The opinion of the court was delivered by: Gary S. Austin United States Magistrate Judge
FINDINGS AND RECOMMENDATION REGARDING PETITION FOR WRIT OF HABEAS CORPUS
Petitioner is a state prisoner proceeding pro se with a petition for writ of habeas corpus pursuant to 28 U.S.C. § 2254.
Petitioner is currently in the custody of the California Department of Corrections and Rehabilitation pursuant to a judgment of the Superior Court of California, County of Fresno, following his conviction by jury trial on January 11, 2009, of second degree murder (Cal. Penal Code § 187(a)), and attempted murder (Cal. Penal Code §§ 187(a), 664). (See Resp't's Answer, Ex. A.) The jury further found that Petitioner had personally and intentionally discharged a firearm, proximately causing death, and that he personally and intentionally discharged a firearm during commission of the attempted murder (Cal. Penal Code § 12022.53(d)). (Id.) Petitioner was sentenced to serve an indeterminate term of forty years to life plus a consecutive term of twenty-seven years. (Id.)
Petitioner timely filed a notice of appeal. On October 14, 2011, the California Court of Appeal, Fifth Appellate District ("Fifth DCA"), affirmed Petitioner's judgment in a reasoned decision. (Id.) Petitioner then filed a petition for review in the California Supreme Court. On January 11, 2012, the petition was summarily denied. (See Lodged Doc. No. 6.) On March 14, 2012, Petitioner filed the instant federal habeas petition in this Court. The petition presents the following grounds for relief: 1) The trial court committed reversible constitutional error by denying Petitioner's motion to discharge a juror; 2) The trial court erred by erroneously admitting into evidence photographs and a video from security cameras; and 3) The prosecutor committed intentional misconduct during closing argument, and defense counsel was ineffective in failing to object to the misconduct. On July 3, 2012, Respondent filed an answer to the petition. Petitioner did not file a traverse.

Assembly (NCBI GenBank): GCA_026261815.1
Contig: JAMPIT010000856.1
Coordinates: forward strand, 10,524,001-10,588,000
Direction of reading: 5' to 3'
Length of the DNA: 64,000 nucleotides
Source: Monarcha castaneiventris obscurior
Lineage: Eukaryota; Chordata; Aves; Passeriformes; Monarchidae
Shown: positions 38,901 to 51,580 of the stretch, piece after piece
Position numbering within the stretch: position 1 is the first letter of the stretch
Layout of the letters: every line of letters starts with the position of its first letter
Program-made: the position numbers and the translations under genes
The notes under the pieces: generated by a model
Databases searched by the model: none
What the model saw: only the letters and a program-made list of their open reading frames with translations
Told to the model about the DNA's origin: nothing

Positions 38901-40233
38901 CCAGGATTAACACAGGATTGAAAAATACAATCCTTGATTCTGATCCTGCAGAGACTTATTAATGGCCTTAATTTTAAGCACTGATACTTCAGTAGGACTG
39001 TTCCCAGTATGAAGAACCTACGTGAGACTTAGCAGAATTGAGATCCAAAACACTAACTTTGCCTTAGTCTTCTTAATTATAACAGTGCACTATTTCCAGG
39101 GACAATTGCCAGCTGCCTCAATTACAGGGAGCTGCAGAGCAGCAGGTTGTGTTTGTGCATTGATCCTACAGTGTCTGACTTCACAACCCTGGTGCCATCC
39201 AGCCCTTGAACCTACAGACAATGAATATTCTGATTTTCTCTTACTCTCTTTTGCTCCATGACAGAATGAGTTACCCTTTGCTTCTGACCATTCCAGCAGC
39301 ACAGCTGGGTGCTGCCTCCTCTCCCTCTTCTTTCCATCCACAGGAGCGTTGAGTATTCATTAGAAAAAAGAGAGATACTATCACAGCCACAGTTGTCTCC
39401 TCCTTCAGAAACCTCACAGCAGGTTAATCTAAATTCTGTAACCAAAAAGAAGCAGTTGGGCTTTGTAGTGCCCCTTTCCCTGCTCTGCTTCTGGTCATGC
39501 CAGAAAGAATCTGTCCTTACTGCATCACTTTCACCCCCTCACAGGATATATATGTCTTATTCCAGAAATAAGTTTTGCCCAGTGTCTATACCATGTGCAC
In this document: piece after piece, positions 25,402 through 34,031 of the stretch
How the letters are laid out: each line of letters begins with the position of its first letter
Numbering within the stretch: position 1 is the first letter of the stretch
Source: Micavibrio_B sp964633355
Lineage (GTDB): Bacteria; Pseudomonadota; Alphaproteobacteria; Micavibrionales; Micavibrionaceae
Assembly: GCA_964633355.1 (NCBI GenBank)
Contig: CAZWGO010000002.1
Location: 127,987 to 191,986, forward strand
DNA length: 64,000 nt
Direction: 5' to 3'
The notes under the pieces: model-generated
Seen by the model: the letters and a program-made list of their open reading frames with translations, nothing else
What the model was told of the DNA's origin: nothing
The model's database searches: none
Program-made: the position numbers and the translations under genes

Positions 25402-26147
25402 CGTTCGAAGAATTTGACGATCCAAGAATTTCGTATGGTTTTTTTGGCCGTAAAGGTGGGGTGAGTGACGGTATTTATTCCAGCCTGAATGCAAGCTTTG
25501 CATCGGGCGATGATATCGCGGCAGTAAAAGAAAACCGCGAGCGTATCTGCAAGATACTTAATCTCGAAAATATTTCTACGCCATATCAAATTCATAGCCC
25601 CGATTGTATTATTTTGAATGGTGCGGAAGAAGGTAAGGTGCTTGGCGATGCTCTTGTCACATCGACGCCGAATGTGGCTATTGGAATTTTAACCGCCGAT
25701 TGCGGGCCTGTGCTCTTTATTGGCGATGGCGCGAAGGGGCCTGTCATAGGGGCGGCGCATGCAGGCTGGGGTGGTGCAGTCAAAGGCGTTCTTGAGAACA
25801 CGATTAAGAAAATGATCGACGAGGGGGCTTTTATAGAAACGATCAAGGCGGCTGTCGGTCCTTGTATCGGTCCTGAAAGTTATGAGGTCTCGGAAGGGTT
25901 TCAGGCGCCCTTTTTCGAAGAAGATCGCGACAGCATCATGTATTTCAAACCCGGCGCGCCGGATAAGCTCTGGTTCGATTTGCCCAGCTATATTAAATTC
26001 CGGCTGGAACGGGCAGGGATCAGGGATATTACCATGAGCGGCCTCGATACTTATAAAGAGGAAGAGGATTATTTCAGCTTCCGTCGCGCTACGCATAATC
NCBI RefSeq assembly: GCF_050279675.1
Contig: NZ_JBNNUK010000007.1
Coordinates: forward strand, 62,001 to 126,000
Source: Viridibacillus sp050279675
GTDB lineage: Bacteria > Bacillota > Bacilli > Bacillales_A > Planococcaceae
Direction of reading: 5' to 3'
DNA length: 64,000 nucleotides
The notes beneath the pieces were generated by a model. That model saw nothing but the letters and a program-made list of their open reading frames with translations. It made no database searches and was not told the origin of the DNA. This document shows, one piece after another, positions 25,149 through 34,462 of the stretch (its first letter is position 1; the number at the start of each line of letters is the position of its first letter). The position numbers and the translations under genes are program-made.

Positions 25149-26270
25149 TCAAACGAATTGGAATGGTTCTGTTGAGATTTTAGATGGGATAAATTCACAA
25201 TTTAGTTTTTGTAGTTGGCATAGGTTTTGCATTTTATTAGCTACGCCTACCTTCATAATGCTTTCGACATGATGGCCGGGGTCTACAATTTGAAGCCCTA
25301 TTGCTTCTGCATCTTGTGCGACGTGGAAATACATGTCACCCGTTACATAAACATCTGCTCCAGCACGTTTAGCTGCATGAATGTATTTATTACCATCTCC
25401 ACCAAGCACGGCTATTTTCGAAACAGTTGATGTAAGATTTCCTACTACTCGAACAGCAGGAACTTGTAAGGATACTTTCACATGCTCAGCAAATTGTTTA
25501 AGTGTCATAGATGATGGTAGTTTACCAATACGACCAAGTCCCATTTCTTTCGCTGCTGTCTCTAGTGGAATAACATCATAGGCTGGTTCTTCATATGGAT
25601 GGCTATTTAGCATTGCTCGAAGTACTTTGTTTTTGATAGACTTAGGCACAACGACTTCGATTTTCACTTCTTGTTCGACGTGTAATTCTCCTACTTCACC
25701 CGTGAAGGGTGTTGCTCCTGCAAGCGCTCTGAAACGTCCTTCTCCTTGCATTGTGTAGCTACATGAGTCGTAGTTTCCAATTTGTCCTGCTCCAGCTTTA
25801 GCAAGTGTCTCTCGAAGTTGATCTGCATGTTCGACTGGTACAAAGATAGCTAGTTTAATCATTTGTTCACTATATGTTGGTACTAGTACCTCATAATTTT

STATEMENT OF FACTS*fn1 PROSECUTION EVIDENCE
The Initial Investigation and Fidel Jimenez's Death [n.2]
[n.2] The record occasionally gives the name as "Jiminez." Because the information says "Jimenez," we use that spelling except where quoting.
At around 11:45 p.m. on March 23, 2008, which was Easter Sunday, Fresno Police Officers Garcia and Lujan were dispatched to a report of a shooting at the Liquor King at Herndon and Blackstone. It was a day on which cruising was allowed, so traffic on Blackstone was heavy. The large parking lot, which served Liquor King and several other businesses, contained numerous cars and people. When the officers arrived, cars were leaving the lot and people were running in every direction.
Garcia observed a gray or silver truck that appeared to have collided with a building. The truck's driver, Fidel Jimenez, was slumped over on the truck's seat. He was bleeding from the face or head and had a slight pulse. Someone in the crowd that had gathered advised he had been shot. There was broken glass on the truck's seat and two tall beer cans on the floorboard.
Lujan began crowd control, while Garcia and Sergeant Alvarez, who was now at the scene, tried to extricate Jimenez. Jimenez lost his pulse, but the officers were able to get it back. Emergency personnel then arrived and took over. Alvarez ordered the entire parking lot locked down, and put out a preliminary radio broadcast containing information he had received concerning a white Mustang that may have been involved. The car, which contained an African-American male and possibly a Hispanic, had left at a high rate of speed.
There was what appeared to be bullet impact damage to the door frame of a business just south of the one into which the pickup had crashed. There was a bullet entry hole on the passenger side pillar of the pickup, and a deformed bullet fragment was found in the corresponding wall panel. Although a number of latent prints were lifted from vehicles, cans, bottles, and other trash in the parking lot, none could be identified as belonging to Lopez or Flemming. No firearms were found in the pickup nor was an antitheft device called the Club. However, an open flip-style cell phone was found on the passenger side floorboard of the vehicle.
The entire strip mall/parking lot area was searched for evidence. No Club security devices, bars, or anything else that might be used as a weapon were located. No shell casings were found.